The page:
BeOS is very good on abstracting the complexity as well, but it doesn't offer too many tools (though there are third party tools for such operations and also is easy to add more, as BeOS is a solid and simple system as we reported above). There are times that you will need to open a terminal to do things, like checking the integrity of the BFS, the makebootable utility, lsindex etc. Overall, this doesn't look bad for BeOS, just because working with that system is simple. But if BeOS was a Unix, the lack of more utilities would be more glaring.
Both KDE and Gnome include some preference panels to configure their own UI aspects, but none of these X11 environments are integrated to the underlying system. Maybe because X11 itself is not integrated, but runs "on top" of whatever Unix carries it. The good thing about it is that you can have choice of different DEs and that you can restart X when something becomes screwy, but in my opinion the bad stuff overwhelms the benefits: non-optimized X11, slow window manager architecture and more. Additionally, both Gnome and KDE don't offer tools to change the native resolution of X (this will change soon though, but it should have been here years ago already), no tools to configure internet connections, startup OS items, a GUI to load/unload/install/uninstall drivers on the fly [or by rebooting], no GUI on configuring printers/scanners/other hardware. Gnome and KDE feel more like shells, and while this is what they really are if you clearly look at them, they don't solve the given problem (even if they never meant to, it is irrelevant here, as the overall experience is what matters). Integration is the main key for an OS to feel mature and professional, but because of the multi-platform nature of these projects, it is not possible at this time. Most Linux distributions offer their own additional tools on whatever else is needed, but I don't get these extra tools with Solaris and Gnome, or with IRIX and KDE, and certainly not with FreeBSD or AIX. You might think (and rightly so) that this is a job for the OS provider to add more tools, but the fact remains that Gnome and KDE are far from integrated to any OS they run on and that does have an impact in the experience.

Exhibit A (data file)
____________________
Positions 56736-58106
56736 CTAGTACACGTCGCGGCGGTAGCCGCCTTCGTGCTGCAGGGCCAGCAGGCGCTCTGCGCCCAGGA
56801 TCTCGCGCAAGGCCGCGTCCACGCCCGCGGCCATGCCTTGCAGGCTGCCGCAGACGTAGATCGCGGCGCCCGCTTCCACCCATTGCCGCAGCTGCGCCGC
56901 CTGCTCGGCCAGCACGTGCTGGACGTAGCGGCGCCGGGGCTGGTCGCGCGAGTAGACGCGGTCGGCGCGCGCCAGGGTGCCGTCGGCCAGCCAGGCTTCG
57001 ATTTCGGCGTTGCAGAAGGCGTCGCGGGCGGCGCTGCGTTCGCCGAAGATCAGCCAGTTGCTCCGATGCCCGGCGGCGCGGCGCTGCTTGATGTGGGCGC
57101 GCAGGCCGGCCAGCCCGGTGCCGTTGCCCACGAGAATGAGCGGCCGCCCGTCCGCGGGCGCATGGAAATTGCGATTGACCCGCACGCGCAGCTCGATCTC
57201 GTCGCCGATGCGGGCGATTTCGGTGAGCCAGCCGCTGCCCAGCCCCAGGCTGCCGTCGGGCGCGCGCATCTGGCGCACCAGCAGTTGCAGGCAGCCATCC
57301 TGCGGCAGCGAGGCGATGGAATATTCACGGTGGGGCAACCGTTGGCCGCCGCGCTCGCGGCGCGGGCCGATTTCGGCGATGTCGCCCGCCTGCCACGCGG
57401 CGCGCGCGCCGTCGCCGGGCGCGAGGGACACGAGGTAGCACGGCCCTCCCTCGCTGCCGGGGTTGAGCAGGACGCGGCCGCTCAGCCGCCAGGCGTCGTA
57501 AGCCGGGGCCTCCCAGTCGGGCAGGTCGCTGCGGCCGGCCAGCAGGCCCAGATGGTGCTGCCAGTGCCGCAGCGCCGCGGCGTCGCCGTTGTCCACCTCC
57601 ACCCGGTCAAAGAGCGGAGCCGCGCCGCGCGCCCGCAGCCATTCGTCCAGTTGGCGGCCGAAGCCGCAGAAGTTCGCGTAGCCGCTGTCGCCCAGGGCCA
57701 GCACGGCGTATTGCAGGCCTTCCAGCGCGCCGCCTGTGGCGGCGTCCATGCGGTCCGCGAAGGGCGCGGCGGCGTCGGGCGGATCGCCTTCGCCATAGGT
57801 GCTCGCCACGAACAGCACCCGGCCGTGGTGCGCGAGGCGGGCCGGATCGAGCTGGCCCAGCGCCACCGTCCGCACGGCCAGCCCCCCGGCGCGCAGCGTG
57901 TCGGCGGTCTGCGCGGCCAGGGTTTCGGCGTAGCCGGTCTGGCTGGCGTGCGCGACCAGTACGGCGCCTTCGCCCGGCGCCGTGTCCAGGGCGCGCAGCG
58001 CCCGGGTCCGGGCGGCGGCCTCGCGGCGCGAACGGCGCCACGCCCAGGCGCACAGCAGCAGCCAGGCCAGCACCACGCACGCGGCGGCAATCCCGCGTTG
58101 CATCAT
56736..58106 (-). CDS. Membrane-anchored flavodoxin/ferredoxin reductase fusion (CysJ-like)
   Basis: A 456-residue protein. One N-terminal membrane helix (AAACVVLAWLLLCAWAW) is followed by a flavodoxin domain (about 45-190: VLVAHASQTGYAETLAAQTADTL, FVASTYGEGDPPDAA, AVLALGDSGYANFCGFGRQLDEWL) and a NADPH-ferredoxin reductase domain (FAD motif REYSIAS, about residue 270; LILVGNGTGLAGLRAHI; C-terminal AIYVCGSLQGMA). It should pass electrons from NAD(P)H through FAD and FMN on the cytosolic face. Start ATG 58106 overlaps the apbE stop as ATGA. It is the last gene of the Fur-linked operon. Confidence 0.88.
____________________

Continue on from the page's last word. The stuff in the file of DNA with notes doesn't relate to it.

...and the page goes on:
Rating: Windows XP 10, MacOSX 9, KDE 4, BeOS 8.5, Gnome 4.
I think that Mac, BeOS and Windows have roughly the same amount of flexibility in their UI. They all follow the philosophy of "less is more" and the OS provider just tries to provide the best defaults. You can change a fair amount of things, like position and size of the taskbar, but overall, the experience remains similar to the default.
Gnome is also like the bunch above, but it is more flexible in the way you can play with the way your Gnome panels look and behave. On the other hand, Gnome does not have a proper menu editor and modifying or creating new desktop shortcuts is a pain, going through all those tabs in the dialog box for such a simple operation.
KDE is the most flexible of all. Literally, every modification you can think of is possible there (expect automatically resizing kicker when more apps are sitting on its taskbar and Kicker is aligned in the center of the monitor like OSX's Dock). However, this flexibility comes at a cost. The Kontrol Center of KDE is just bloated, plain and simple. It is impossible to easily find the most common options which are under tones of other mostly insignificant or nit-picking options. There is a huge list of options on the left of the GUI application of KCenter, and on the right you get the selected KPart application with a number of tab views which each one has a number of options to explore. Some say that this is the very strength of KDE, but for me and others, this is a plague which results into confusion, usability and bloat headaches. I give KDE an 8 (and not a 9 or 10) because of these problems created by this flexibility, not because the flexibility is not there (it is).
Rating: Windows XP 7, MacOSX 7, KDE 8, BeOS 7, Gnome 7.5.